There’s a reason you feel like the workweek never ends.


Americans work more hours per year than most of their peers in other industrialized nations. That’s according to the World Economic Forum. We work 266 more hours than folks in the United Kingdom and 424 more hours than Germans.

Since we spend so much time working, shouldn’t our offices be healthier and happier places to be?

CBIZ Wellbeing Account Executive Anna Panzarella thinks so. She’s on a mission to help AHRIC partners set up customized wellbeing programs to better support their employees.

“If you take care of your employees, they’ll take care of your organization,” she said.

Anna Panzarella


Anna discovered her passion for workplace wellness as she studied to become a registered dietitian in Seattle. Later, she served as a health coach and corporate wellness coordinator for WebMD Health Services.

In that role, she worked with human resources teams and executives to support tens of thousands of employees.  

She said the definition of wellness has evolved in recent years. People tend to think first about physical wellness, with programs that help employees with fitness, weight loss and managing health risks.

But the research-based model that Anna uses includes 4 other “domains” as well:

  • Purpose: Helping people with their career paths, and feeling that they play a meaningful role within their organizations.

  • Social: Fostering positive employee interaction both inside and outside the workplace.

  • Financial: Ensuring resources are in place to support people’s financial needs.

  • Community: Making sure employees feel connected to where they work and live.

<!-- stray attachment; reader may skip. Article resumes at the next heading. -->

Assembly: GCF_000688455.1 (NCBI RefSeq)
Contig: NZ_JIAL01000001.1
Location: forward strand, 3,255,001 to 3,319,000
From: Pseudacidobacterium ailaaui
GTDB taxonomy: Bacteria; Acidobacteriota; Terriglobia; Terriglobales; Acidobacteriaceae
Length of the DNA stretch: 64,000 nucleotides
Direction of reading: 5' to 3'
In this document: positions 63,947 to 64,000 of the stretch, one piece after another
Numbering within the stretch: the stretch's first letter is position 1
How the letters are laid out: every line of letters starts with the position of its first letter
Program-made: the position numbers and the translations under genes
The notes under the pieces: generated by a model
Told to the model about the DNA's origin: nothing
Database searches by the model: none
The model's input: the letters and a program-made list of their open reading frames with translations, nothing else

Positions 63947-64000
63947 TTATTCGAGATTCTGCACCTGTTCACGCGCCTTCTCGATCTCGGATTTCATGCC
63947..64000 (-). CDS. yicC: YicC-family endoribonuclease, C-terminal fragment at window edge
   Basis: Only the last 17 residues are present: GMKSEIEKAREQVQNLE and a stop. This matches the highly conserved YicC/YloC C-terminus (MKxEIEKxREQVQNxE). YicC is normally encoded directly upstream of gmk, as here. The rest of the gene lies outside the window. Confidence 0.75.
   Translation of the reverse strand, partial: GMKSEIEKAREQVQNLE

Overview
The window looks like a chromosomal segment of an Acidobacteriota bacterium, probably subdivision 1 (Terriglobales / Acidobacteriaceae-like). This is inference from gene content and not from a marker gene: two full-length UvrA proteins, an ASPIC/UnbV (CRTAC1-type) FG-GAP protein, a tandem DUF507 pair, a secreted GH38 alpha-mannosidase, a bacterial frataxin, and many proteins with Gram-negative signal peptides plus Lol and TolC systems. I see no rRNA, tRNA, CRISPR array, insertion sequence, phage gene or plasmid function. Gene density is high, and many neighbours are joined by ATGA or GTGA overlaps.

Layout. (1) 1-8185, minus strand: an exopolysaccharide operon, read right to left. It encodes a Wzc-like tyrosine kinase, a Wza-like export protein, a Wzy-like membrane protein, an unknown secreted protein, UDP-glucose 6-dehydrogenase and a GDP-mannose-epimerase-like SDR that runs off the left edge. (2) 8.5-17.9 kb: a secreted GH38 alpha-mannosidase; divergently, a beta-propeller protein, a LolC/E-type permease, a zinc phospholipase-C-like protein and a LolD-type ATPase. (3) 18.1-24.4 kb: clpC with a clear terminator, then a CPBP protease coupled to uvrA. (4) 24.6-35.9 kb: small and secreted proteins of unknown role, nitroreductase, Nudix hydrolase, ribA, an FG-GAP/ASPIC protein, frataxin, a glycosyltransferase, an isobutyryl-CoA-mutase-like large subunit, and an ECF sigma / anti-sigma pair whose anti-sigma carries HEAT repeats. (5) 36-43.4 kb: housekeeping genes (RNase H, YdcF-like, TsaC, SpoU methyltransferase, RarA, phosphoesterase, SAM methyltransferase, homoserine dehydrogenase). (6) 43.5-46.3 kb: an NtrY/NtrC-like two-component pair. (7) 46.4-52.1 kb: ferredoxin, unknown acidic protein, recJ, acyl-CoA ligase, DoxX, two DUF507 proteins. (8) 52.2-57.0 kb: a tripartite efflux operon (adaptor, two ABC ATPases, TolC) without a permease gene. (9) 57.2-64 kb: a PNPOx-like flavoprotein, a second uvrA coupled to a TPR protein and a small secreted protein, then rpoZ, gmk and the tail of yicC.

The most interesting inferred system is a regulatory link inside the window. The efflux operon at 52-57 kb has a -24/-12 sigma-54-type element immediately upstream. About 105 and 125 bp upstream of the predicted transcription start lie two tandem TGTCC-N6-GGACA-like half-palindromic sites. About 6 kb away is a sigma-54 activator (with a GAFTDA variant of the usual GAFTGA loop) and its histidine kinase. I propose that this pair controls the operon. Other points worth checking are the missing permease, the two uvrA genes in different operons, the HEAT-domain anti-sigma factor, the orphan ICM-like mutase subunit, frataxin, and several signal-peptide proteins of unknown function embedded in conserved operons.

The overall goal is to help employees feel supported in all aspects of their lives.


Anna said this is so important in today’s world where people feel “stressed out to the max.”

Research shows that Americans don’t sleep enough, and they often don’t have the tools to practice effective stress management. These factors can increase certain health risks.

When employees bring their challenges to work, it costs organizations in several ways. Employers may find it difficult to retain staff or they experience high rates of presenteeism. That’s when employees come to the office, but don’t work at full capacity because of illness, injury or another condition.

A disengaged workforce also can erode an organization’s culture, and eventually, its bottom line.  


Anna said she customizes every program she designs to the employer’s needs. She begins by sitting down with the human resources team to document the organization’s main objectives for wellness.

From there, Anna and her team look at any existing data – from insurance records to employee surveys. This information forms the basis for a strategic wellness plan.

Each HR team at AHRIC receives an annual wellbeing toolkit, which outlines the group’s wellbeing strategy. This includes tools and resources to support the organization every step of the way.

Next, she helps the HR team rollout the plan with events and other forms of employee communication. AHRIC partners have access to their own wellness portal via the American Institute of Preventative Medicine. AIPM offers content and tools to help employees make the most of their programs.  

Finally, Anna helps her clients evaluate their wellness efforts to ensure they’re on track. Common metrics include rates of employee participation, positive changes in culture and reduced health risks.

“It’s going to be different for every organization, no matter what industry you’re in, because it needs to be specific to your population,” she said.


Anna says it’s important for employers to view wellness as a long-term investment. But if an organization implements her program, listens to its employees and gives them the resources they need, then she would expect to see a positive impact on the bottom line.

Given the time U.S. employees spend at work, Anna said she believes that wellness programs are simply “the right thing for employers to do.”

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